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This is my first wooden "ship" model. I've been interested in them for some time. This seemed like a good entry point as it has planking and some wooden block shaping for the bow. It doesn't have masts and rigging. Blue Jacket rates thus as an intermediate model. The box contains laser cut parts, blocks for the bow, pewter fittings, flexible window/windshield material, some line and round brass stock. The small box is the optional paint kit.

 

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So what tool do people normally use to cut sprues from laser cut wood?

The mahogany on the stand was a bit stubborn on one side. I tried a few different small blades and chisels before using a jewelers/fret saw. The small blades and chisels didn't seem to have the reach in the tight kerf to really use. The fret saw was awkward, but worked. I am pondering just cutting a fretsaw/scrollsaw blade to about an inch and a half and attaching it to the exacto handle if I run into this again. The rest of the kit is thinner birch plywood which I hope will come off or cut better.

Once apart and sanded the stand went together fine. I test fitted each dowel end into different holes before gluing. After a little wiggling it sat flat.

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Dry fit of frames to keel. These were easier to separate from the sprues, the 1/16" chisel was fine for the ones that needed it. The keel seems deep compared to the the frames, but that might be the nature of this type of boat and/or the planking will make some of the difference. There are a few nibs need to sand on the frames. The slots for the deck pieces are a bit to tight to go onto the frames, so need to sneak up on that fit. I wrote in pencil the part numbers on the pieces. it just seemed easier to keep track that way.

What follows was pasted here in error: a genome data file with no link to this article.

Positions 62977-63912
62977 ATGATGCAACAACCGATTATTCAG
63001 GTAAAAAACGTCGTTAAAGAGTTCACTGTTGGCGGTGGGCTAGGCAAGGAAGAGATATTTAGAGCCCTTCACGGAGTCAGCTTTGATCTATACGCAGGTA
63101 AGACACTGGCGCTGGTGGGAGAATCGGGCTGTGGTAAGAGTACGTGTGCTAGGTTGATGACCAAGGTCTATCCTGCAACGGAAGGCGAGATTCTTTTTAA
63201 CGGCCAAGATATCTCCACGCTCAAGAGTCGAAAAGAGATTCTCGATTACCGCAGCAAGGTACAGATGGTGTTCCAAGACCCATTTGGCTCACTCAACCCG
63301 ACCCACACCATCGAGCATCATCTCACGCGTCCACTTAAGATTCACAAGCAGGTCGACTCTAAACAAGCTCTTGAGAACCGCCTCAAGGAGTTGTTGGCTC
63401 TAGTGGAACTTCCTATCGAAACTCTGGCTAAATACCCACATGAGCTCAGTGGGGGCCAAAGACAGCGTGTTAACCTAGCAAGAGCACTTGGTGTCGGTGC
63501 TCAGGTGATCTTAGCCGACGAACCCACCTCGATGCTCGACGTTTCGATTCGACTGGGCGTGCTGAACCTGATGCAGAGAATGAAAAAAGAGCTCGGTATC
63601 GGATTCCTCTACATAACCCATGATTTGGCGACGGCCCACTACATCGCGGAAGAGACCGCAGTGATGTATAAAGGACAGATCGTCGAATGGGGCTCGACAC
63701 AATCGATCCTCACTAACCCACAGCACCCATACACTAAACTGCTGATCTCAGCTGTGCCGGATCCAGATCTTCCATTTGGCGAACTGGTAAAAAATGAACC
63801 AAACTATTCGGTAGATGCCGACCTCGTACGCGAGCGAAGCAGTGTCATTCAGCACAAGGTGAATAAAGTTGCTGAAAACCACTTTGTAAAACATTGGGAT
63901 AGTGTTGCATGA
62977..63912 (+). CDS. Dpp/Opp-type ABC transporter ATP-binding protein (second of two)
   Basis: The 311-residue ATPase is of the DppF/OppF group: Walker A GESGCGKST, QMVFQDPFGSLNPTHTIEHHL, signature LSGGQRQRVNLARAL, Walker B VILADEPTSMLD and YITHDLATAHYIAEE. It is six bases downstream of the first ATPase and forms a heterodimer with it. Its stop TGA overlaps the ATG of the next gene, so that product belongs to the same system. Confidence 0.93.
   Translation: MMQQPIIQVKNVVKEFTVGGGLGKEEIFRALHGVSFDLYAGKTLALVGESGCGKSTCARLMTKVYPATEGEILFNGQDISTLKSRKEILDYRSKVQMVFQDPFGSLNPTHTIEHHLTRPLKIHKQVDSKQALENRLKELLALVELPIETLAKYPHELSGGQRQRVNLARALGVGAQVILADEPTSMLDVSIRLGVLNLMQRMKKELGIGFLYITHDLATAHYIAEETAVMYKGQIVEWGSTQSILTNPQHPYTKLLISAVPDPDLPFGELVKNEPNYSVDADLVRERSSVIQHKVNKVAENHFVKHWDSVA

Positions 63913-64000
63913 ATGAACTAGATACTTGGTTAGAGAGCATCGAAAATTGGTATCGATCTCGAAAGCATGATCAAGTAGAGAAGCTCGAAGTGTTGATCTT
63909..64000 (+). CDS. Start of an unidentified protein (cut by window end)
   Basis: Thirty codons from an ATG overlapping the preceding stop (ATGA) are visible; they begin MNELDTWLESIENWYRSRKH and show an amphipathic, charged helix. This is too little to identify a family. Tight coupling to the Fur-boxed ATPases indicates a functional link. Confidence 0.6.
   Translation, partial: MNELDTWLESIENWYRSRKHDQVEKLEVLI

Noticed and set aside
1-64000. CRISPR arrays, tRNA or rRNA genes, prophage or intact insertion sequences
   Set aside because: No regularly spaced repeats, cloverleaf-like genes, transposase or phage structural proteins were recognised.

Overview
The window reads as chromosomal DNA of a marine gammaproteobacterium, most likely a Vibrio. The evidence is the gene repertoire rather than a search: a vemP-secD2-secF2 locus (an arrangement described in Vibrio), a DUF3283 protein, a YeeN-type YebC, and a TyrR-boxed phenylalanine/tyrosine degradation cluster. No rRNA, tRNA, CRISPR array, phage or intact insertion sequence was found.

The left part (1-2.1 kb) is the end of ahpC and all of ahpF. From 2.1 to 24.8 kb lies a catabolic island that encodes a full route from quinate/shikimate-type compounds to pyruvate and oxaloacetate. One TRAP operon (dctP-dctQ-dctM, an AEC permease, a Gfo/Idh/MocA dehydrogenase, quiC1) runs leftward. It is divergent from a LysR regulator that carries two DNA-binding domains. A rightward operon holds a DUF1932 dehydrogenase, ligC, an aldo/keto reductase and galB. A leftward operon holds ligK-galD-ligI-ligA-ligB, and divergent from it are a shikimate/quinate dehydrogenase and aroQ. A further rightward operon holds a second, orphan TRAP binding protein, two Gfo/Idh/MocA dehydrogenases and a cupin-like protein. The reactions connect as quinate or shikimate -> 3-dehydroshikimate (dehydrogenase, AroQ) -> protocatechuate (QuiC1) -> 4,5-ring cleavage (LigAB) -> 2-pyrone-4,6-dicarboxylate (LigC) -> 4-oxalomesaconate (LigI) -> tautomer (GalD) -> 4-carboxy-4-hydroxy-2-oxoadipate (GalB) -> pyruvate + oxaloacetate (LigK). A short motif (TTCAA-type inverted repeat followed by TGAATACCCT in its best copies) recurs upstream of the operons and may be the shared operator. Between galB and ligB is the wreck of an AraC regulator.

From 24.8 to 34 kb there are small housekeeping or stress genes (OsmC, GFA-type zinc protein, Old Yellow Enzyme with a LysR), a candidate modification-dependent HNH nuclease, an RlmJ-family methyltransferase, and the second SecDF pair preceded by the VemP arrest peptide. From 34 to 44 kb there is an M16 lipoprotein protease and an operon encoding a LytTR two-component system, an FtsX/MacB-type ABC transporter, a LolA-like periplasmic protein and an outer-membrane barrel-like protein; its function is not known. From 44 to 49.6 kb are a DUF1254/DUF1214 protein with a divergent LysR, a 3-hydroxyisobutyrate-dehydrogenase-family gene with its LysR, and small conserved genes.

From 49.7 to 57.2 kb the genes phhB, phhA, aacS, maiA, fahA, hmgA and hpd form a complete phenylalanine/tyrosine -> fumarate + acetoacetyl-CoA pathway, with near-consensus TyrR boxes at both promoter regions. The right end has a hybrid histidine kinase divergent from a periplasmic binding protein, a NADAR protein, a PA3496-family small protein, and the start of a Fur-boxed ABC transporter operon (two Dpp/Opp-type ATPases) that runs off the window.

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The cheaper emery boards worked good for sanding the slots wider and light sanding of nibs. I originally tried folding a small sheet of sand paper, but it wasn't firm enough. I found it helpful to clamp both sides of the deck together to keep alignment even as I sand the slots. Slow going, as I work on things a little take a step back and think and read a bunch before continuing, but I am not on any deadline.  

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1 hour ago, Richard in Missouri said:

Slow going, as I work on things a little take a step back and think and read a bunch before continuing, but I am not on any deadline.  

An expert modeler once told me that slowing down was half the battle. Your thoughtful work will pay off big time as you continue on.

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Hi Richard,

looks like you are coming along nicely, I think the Lobster Boat kit was a good choice for your first kit, I was toying with buying this one just a few weeks ago,  great looking little boats.  I live in Missouri as well, I am in a tiny town close to the southern border in about the middle of the state east to west.  good luck with your build, I will be following along. 

you will find plenty of help here on the forum should you get stuck.

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  • 3 weeks later...